A weekend accident that left a cyclist in hospital with serious injuries has reignited debate over cyclists' rights on one of the city's most popular streets.
Engineer Greg Paterson was in a group of cyclists hit by a car on Saturday.
He suffered critical injuries and was last night in a stable condition in Auckland City Hospital. Three others were hospitalised with broken bones, and were also listed as stable last night.
Cycle Action Auckland co-chairwoman Barbara Cuthbert said the crash was a "real source of worry", and organisation members felt increasingly threatened when cycling.
She said Cycle Action had recorded cyclist numbers reaching 1000 along Tamaki Drive, Auckland, the scene of the accident, on a weekend morning, but most of the large groups were off the road by 7am.
Ms Cuthbert did not advocate closing the road off to cyclists as everyone walkers, motorists, joggers liked to enjoy the harbour views.
"There is no other road in the Auckland region that has the views that Tamaki Drive has."
She hoped Auckland Mayor John Banks would be prepared to discuss options such as narrowing the traffic lanes to provide more space for cyclists, and lowering the speed limit to 40km/h on Tamaki Drive.
The cycle lanes already running along the Tamaki Drive footpath were not practical for most cyclists, because they were potholed, and crowded with pedestrians and their dogs, she said.
"It would be different if cyclists were people we didn't want to see but the council's policy is to increase cycling," she said.
But not everyone is in favour of concessions to cyclists on the roads.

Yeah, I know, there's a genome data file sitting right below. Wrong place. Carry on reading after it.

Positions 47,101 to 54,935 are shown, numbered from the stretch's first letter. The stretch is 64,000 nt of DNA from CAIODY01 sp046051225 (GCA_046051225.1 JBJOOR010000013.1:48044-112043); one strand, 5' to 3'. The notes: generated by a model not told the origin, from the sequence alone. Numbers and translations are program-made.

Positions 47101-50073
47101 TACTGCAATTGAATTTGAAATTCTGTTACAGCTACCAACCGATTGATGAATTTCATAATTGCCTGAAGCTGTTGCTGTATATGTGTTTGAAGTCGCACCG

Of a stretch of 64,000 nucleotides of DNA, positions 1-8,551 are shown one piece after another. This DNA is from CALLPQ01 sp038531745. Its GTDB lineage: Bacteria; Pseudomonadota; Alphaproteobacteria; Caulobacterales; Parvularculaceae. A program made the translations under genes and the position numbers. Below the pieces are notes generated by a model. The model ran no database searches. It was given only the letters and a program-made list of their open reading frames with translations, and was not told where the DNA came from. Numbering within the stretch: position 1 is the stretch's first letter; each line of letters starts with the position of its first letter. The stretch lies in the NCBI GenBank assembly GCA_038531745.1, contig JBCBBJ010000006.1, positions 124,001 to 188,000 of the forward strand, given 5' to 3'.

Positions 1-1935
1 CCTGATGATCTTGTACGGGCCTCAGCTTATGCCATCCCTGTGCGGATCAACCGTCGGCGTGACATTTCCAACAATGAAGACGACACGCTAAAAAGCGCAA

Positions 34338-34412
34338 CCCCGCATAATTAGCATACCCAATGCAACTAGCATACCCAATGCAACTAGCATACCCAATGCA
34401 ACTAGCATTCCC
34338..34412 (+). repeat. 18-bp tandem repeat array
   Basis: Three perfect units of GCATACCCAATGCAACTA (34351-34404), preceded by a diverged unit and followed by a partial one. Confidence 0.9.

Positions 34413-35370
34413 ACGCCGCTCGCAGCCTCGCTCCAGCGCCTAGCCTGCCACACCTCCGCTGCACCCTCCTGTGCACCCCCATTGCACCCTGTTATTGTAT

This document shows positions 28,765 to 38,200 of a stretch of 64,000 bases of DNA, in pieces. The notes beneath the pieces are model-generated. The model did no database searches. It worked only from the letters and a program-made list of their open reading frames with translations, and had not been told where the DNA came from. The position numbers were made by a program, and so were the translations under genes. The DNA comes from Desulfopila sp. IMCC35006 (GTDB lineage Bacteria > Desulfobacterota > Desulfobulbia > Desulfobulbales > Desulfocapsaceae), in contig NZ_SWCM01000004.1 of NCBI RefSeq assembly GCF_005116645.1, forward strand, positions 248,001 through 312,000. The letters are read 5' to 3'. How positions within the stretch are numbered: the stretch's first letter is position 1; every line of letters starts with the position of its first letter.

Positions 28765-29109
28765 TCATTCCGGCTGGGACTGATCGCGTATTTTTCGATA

St Heliers/Glendowie Residents' Association member Guy King said although he did not know who was to blame for Saturday's crash, he often saw cyclists riding dangerously.
Mr King - himself a former cyclist - walked along the waterfront most mornings, and had seen cyclists speeding and running red lights.
"The cyclists out there have absolutely no consideration for motorists at all. They are supposedly by law meant to ride in single file, but nine times out of 10 they don't. I have started counting and the biggest group has been 52 cyclists in one hit, riding three abreast," he said.
"They literally take over the road."
This month the city council started researching a proposition to create national cycleways around Ponsonby, Maungakiekie and Tamaki Drive.
Bike NZ is also circulating a petition calling for changes to road rules to give cyclists 1.5m when passing.
Green Party MP and spokesman for cycling Kevin Hague suggested it was necessary to police bike laws so that, like speeding, motorists would become "tuned in" to bikes.
The New Zealand Transport Agency lists the most common causes of cycle collisions as moving through or turning at intersections, opening a car door, reversing or moving out of driveways or parking spaces and passing groups of cyclists.
* The rules of the road
RULES FOR DRIVERS
Give cyclists plenty of room when passing. Allow at least 1.5m between you and the cyclist.
Wait for a clear space before passing a cyclist on a narrow road.
At intersections, apply the same rules to cyclists as for other traffic. Take care to indicate turns.
Only drive across cycle lanes when entering or leaving side roads, driveways or parking spaces.
Give way to cyclists if you are crossing a cycle lane.
Be extra careful around young cyclists.
Do not drive in a cycle lane.
RULES FOR CYCLISTS
Wear your helmet.
Do not ride more than two abreast.
Ride in single file when passing other vehicles, including parked vehicles.
Use a clear arm signal if you intend to turn, reduce your speed or stop.
At intersections follow the same rules as drivers, otherwise walk across.
Stick to the cycle path where there is one. Where there is no cycle path, use the road, staying as far left as possible.
Only ride on the footpath if delivering newspapers, mail or leaflets.
You may use a bus lane to cycle in as long as there is no sign prohibiting this.